Customers: Has excellent transparency around privacy practices.
10. Cisco Systems — Networking hardware company based in San Jose, California
Workers: Provides up to $US10,000 in tuition reimbursement and also invests in other forms of employee training.
Communities: Spent $US355 million on philanthropic causes, including job training programs around the world, in 2017.
Company Leadership: Has a public business ethics policy and code of conduct, and actively monitors and audits compliance with them.
9. Adobe Inc. — Computer software company based in Mountain View, California
Workers: Achieved pay parity in the US and is working on improving 80% parity across global offices.
Environment: Is committed to using 100% renewable energy by 2035.
Community: Matches employees’ charitable donations up to $US10,000 annually and grants $US250 to a cause of an employee’s choice for every 10 hours volunteered.
8. Procter & Gamble — Consumer goods company based in Cincinnati, Ohio
Workers: Management is rated highly by employees and has healthy relationships with employee unions.
Customers: Has not been involved in any major customer data breach or product controversies over the three years analysed.
Environment: Is committed to making all of its packaging recyclable or reusable by 2030.
7. VMware — Computer software company based in Palo Alto, California
Workers: Its latest pay study found there is 99% pay equity between female and male employees, and no discrepancies between white employees and employees of colour.
Environment: Reduced carbon emissions intensity by 23% last year, surpassing its goal of 10%.
Customers: Discloses customer privacy practices more extensively than its industry peers.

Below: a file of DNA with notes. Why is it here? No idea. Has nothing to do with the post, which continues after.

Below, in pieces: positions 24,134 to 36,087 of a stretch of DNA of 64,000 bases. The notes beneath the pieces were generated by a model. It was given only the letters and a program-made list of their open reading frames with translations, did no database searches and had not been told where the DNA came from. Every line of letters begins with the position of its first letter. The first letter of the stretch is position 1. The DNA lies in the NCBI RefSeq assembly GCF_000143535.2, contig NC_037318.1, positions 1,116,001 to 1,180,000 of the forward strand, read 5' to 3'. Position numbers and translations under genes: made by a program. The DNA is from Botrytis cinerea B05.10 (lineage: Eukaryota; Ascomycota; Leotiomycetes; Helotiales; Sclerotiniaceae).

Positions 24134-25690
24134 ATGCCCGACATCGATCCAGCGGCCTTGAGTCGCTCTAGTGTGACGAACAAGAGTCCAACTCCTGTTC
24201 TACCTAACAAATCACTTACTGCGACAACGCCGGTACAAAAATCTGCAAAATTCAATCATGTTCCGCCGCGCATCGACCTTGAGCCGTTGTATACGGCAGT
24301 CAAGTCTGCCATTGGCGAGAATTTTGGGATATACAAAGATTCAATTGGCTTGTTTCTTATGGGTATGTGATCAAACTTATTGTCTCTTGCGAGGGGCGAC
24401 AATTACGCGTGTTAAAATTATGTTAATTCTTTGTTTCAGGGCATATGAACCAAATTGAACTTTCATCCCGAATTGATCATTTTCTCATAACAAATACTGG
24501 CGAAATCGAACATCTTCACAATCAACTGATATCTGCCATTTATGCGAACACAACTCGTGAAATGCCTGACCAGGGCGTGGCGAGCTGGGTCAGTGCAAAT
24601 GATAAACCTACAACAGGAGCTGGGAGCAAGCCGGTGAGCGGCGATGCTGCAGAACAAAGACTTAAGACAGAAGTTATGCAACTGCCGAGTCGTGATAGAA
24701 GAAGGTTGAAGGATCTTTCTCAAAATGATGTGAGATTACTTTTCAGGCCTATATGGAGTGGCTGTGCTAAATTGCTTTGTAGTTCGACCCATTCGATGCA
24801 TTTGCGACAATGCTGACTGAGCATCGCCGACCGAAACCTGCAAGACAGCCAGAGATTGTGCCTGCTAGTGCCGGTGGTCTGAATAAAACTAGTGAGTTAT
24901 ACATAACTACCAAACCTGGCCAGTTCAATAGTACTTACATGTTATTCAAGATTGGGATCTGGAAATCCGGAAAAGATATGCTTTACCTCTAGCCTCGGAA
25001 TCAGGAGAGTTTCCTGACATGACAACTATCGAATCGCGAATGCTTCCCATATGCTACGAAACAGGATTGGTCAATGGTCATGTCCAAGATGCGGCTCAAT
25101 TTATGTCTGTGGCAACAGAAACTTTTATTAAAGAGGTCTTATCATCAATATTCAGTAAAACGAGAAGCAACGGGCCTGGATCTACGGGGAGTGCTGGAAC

6. NVIDIA — Semiconductor and consumer tech company based in Santa Clara, California
Workers: Offers 22 weeks of paid maternity leave and 12 weeks for fathers, adoptive parents, and foster parents, as well as providing all with an additional eight weeks of flexible scheduling.
Customers: Monitors customer service quality and has biweekly reports on effectiveness.
Communities: Is a member of the Responsible Business Alliance and the Responsible Minerals Initiative.
5. IBM — Computer services company based in Armonk, New York
Communities: Has excellent transparency around its supply chain.
Environment: Had 22.9% of its electricity consumed come from renewable resources, exceeding its goal of 20% by 2020.
Workers: All parents receive 12 weeks of paid parental leave, and mothers can opt for up to eight more weeks.
4. Texas Instruments — Semiconductor company based in Dallas, Texas
Workers: Conducted a pay equity analysis, with public results, and found it has full gender parity.
Communities: Sources most of its products and services locally.
Environment: Pledged to reduce greenhouse gas emissions by 50% from 2015 to 2020, and by the end of 2017, had already reduced them by 41%.
3. Alphabet Inc. — Technology conglomerate based in Mountain View, California
Workers: Provides flexible work schedules and on-site day care services to all employees.
Communities: Launched a five-year commitment to $US1 billion in grants for job training, entrepreneurial support, and collecting data on racial injustice.
Jobs: As of late 2017, it was the largest tech employer in the US, with 55,546 American employees.
2. Intel — Semiconductor company based in Santa Clara, California
Communities: Received highest score for human rights practices in its supply chain, and worked with a third-party analyst to assess its practices.
Workers: Provided 2 million hours of skills training to 180,000 employees in 2017.
Environment: Is committed to restoring 100% of its annual water use (pure water is needed for semiconductor manufacture) by 2025.
1. Microsoft — Technology company based in Redmond, Washington
Workers: Provides childcare assistance, like subsidies for childcare centres near its offices.
Environment: Made the largest ever corporate solar energy agreement in 2018, resulting in having more than have of its energy use come from renewable sources.
Communities: Publishes an annual human rights report for its global supply chain, and finds solutions to any areas it can improve upon.